Hungary mourns legend at Puskas funeral
BUDAPEST, Dec 9 (Reuters) - Hungary on Saturday mourned Ferenc Puskas, the greatest soccer player of his generation and talisman of the 1950s 'Golden Team', who died last month aged 79.
The Hungarian flag was lowered to half mast in front of parliament at a ceremony attended by the leaders of Hungary's government, judiciary and military.
Tens of thousands of people are expected to attend the afternoon event in the national stadium, named after the player who scored 83 goals in 84 internationals and attracted adoring fans at home and later with Real Madrid.
Puskas's body will then be carried to Szent Istvan cathedral. The procession will stop on the way for a military ceremony in honour of the posthumous brigadier-general of the Hungarian army.
'The best-known Hungarian of the 20th century' as Prime Minister Ferenc Gyurcsany called him, Puskas was a major in the army, to which his Hungarian club Honved belonged, before being made colonel in 1995 and promoted again after his death.
Puskas captained Hungary in the 1950s, leading them to within a disallowed goal of a World Cup trophy in 1954 against West Germany.
He was admitted to hospital in late 2000 with arteriosclerosis and was later diagnosed with Alzheimer's disease. He died on Nov. 17.
Born Ferenc Purczeld in April 1927, he was known as 'Little Brother' in Hungary, 'The Galloping Major' in England and the 'Booming Cannon' by Real Madrid fans.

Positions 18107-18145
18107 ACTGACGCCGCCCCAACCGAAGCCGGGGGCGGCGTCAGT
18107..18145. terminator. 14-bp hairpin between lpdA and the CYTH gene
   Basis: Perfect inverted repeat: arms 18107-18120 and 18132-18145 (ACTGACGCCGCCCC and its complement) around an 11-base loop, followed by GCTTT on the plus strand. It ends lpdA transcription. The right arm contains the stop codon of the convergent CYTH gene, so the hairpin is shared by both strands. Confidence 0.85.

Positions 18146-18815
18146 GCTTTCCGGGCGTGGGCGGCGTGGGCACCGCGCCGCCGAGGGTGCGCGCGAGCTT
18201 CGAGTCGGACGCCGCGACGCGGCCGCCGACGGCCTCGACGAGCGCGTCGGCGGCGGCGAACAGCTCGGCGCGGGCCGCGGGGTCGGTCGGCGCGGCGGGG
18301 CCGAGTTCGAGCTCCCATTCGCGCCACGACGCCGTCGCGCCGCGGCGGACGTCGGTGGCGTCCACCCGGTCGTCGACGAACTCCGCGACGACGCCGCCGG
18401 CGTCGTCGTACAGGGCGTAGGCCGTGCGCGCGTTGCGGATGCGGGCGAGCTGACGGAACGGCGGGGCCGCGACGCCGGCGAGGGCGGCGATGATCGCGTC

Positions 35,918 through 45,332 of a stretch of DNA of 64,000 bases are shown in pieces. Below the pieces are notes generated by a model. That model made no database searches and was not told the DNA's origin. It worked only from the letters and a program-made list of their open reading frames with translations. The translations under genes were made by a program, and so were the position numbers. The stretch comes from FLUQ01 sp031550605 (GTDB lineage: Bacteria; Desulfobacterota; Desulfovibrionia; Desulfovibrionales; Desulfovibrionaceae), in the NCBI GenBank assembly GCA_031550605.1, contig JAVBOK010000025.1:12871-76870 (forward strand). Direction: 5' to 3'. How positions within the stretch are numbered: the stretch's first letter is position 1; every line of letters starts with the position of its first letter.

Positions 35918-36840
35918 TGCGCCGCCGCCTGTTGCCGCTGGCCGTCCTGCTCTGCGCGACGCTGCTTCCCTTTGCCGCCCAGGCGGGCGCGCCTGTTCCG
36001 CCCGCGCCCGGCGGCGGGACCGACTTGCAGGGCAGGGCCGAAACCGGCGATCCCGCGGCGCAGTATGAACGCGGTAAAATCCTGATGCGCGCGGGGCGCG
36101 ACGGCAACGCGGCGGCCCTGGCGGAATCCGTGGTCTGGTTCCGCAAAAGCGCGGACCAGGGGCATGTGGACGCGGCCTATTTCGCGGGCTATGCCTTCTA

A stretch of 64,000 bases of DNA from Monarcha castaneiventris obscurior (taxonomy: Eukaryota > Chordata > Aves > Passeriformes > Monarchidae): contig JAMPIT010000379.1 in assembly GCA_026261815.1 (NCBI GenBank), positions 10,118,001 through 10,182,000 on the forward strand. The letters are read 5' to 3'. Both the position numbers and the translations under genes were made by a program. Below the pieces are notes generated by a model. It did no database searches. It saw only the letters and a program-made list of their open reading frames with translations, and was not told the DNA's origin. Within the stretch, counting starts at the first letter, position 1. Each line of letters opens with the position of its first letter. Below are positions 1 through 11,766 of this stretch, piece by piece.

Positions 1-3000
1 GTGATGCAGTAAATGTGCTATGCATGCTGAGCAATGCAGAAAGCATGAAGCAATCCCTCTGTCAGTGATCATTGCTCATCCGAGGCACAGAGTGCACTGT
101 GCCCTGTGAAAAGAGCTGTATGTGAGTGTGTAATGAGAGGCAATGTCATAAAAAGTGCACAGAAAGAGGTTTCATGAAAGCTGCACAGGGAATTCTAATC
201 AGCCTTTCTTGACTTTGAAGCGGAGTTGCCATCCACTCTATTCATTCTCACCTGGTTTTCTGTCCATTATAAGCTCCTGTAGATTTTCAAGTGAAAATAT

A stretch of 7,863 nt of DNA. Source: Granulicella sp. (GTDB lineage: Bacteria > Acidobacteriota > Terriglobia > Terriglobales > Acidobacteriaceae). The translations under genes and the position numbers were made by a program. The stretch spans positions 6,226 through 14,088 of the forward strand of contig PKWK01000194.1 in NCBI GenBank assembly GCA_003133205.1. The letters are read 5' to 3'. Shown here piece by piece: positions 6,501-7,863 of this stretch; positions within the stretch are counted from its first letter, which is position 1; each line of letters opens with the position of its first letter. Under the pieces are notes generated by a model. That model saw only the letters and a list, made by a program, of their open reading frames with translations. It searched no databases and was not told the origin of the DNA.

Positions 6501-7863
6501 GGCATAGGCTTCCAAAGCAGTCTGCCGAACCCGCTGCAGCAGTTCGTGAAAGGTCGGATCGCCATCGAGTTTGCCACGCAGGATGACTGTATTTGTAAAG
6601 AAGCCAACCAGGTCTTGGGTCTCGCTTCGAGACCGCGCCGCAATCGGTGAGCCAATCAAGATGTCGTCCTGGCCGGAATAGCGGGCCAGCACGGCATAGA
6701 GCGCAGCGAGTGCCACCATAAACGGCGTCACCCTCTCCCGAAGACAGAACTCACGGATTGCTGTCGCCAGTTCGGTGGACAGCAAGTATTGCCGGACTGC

'With the death of Ocsi (Little Brother) the earth has lost a star -- but the star will keep shining in the sky, even in a thousand years' time,' former international team mate Jeno Buzanszky told Saturday's issue of daily Nemzeti Sport.
He played in two mof the most famous games in history -- Hungary's stunning 6-3 victory over England at Wembley in 1953 and Real Madrid's 7-3 demolition of Eintracht Frankfurt in the 1960 European Cup final.
Puskas won Olympic gold with Hungary in 1952, league titles with his Hungarian club Honved and with Real Madrid, with whom he also won three European Cups.
In contrast to more recent Hungarian national teams, which have not qualified for a major championship since 1986, the 'Magical Magyars' led by Puskas lost just one match -- the 1954 World Cup final -- in six years.
Puskas defected to the west following the Soviet crushing of the Hungarian uprising in 1956 and signed for the Real Madrid side led by Alfredo Di Stefano.
It took his wife Erzsebet three attempts to cross into Austria to escape and during his exile, Hungary's sporting hero was vilified as a traitor by the communists who ruled the country.
He went into coaching after retiring in 1967, flitting between continents -- from Egypt to South America, from Saudi Arabia to Canada, Greece and Australia.
In 1971, he coached Greek side Panathinaikos to the European Cup final, losing out to Ajax Amsterdam.
He finally returned to Hungary in the early 1980s with Erzsebet.
His death was caused by cardiovascular and respiratory failure triggered by pneumonia.